If she contributed part of the running costs, she would have a tiny claim based on the amount contributed but it would be maybe 1% of the value.

        Divorce is no risk here however death is, since then she would likely receive 100% if there's a will directing it or 33-100% if there isn't, depending on number of other family members alive at the time.

    • +2 votes

      Married life, the wife is the real boss

      • +5 votes

        In your opinion, is the wife one of those "dodgy birds" that you mentionned above ? I'm only asking so that I could use the expression "dodgy birds". I've never used it before 😁

  • +5 votes

    This is going to be controversial but if your mate hasn't paid a mortgage or rent for over 20 years, he should have a sizeable savings : why can't he move out and buy his own place?

  • +2 votes

    Sounds like the story of Jacob and Esau

  •  

    We all know who the favourite brother is…

    Jokes aside, some families don’t draw the legal line that clearly - perhaps the brother will give him a fare share of capital gains if it was ever sold.

  • +8 votes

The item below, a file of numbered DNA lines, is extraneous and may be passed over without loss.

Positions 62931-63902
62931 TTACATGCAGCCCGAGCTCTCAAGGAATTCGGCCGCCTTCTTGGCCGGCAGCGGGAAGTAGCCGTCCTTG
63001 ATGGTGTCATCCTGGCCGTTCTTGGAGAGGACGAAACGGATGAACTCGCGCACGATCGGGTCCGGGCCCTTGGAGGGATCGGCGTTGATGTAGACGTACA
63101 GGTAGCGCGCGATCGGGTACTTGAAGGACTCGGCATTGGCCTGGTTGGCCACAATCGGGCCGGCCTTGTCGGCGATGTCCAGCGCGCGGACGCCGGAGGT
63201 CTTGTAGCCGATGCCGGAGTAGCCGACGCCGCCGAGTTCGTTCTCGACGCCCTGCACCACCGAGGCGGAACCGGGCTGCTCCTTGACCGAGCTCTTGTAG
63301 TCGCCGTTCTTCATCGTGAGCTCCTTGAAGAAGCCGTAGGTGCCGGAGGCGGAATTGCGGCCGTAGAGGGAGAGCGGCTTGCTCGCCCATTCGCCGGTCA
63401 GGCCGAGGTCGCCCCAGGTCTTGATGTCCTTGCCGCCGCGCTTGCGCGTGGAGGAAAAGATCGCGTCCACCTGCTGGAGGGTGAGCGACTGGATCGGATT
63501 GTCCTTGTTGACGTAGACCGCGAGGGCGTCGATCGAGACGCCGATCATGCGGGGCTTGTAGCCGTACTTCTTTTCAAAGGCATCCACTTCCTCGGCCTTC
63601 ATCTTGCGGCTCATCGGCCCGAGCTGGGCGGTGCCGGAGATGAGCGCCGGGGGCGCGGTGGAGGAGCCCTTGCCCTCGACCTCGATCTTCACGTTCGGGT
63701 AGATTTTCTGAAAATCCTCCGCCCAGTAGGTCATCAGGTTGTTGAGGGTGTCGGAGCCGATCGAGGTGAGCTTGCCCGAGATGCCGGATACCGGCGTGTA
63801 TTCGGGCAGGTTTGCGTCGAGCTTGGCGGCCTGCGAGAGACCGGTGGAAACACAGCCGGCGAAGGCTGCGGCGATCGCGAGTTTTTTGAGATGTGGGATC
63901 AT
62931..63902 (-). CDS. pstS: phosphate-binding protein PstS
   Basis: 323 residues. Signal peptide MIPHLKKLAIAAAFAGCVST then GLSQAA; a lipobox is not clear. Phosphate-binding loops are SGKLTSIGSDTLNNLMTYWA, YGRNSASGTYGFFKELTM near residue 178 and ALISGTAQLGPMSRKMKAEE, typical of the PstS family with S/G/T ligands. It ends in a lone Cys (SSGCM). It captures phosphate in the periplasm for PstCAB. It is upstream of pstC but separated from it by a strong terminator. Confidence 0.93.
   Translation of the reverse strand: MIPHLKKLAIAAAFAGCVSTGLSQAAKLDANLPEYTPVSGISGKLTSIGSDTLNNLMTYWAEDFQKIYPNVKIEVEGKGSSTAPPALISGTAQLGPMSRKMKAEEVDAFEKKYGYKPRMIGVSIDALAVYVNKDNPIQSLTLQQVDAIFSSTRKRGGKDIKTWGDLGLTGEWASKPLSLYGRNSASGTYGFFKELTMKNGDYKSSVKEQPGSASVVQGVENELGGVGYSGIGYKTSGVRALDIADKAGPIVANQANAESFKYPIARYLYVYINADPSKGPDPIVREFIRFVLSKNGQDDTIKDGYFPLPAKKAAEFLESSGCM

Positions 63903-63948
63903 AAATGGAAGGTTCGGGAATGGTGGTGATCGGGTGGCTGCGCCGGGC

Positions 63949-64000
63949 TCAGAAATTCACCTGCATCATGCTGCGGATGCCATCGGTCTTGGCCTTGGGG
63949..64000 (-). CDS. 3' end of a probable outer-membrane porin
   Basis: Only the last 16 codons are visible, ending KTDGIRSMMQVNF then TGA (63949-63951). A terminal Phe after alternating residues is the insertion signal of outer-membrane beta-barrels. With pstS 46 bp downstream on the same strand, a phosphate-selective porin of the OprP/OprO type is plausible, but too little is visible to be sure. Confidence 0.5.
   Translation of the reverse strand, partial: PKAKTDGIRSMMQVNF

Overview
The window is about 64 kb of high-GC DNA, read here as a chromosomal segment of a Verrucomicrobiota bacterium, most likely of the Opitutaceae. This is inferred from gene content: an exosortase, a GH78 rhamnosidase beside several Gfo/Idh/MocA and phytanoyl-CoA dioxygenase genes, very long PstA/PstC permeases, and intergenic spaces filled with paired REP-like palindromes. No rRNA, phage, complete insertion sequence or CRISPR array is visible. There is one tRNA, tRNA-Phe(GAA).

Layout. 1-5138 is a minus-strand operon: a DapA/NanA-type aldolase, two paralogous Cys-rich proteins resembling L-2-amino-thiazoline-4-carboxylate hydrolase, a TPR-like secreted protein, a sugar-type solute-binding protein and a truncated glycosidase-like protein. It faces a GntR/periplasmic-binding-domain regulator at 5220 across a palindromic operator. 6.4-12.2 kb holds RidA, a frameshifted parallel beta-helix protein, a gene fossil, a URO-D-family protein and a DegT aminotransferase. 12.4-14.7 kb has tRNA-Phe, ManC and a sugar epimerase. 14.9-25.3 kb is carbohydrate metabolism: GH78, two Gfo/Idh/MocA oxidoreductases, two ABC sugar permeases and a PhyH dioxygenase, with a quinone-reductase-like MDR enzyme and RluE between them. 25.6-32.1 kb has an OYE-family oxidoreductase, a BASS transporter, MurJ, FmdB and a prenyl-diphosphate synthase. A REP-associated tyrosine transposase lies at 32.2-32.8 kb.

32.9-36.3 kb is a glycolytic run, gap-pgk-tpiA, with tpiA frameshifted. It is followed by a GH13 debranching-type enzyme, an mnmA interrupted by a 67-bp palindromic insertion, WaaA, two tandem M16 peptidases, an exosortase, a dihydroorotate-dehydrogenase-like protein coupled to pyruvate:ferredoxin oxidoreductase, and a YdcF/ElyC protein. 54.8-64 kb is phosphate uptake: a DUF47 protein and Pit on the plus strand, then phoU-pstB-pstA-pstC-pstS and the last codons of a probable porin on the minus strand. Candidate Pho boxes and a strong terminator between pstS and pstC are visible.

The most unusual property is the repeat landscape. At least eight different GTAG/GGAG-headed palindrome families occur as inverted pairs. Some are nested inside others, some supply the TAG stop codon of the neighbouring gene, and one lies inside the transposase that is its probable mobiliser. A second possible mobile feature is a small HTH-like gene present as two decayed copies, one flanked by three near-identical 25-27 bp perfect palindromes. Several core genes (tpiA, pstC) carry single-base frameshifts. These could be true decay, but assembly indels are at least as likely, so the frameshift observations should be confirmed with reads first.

Adverse possession. I’m not a lawyer, but it might be worth looking into it if they have been living there for 20 years…

    •  

      wont work as its his brother you are talking about, for adverse possession to work he would have to show that he has attempted to locate the person that owns the property, this also has to be done over a period of time. The fact that its his brother it would be highly unlikely that the court would transfer the title to him.

      • +1 vote

        Maybe the wrong term… considering OP has been paying everything for the house for 20 years with no input from the brother… it’s one of those things that really requires them to lawyer up. As soon as a new wife gets involved in family, it’s gets super ugly. But cheers for the info. I’d have to look into it some more.

  •  

    https://www.9news.com.au/national/ashbury-property-owned-und...

    Get in contact with the lawyer who managed this case for your "Friend" Maybe there is a chance to get everything.

    • +1 vote

      Under law, individuals are granted ownership of a property if they have openly occupied it for more than 12 years without permission from the owners.

      Except that he had permission

    •  

      This is great actually, he would qualify under squatters rights.

      •  

        squatters right is the way to go here! Time to get a lawyer!

        • +1 vote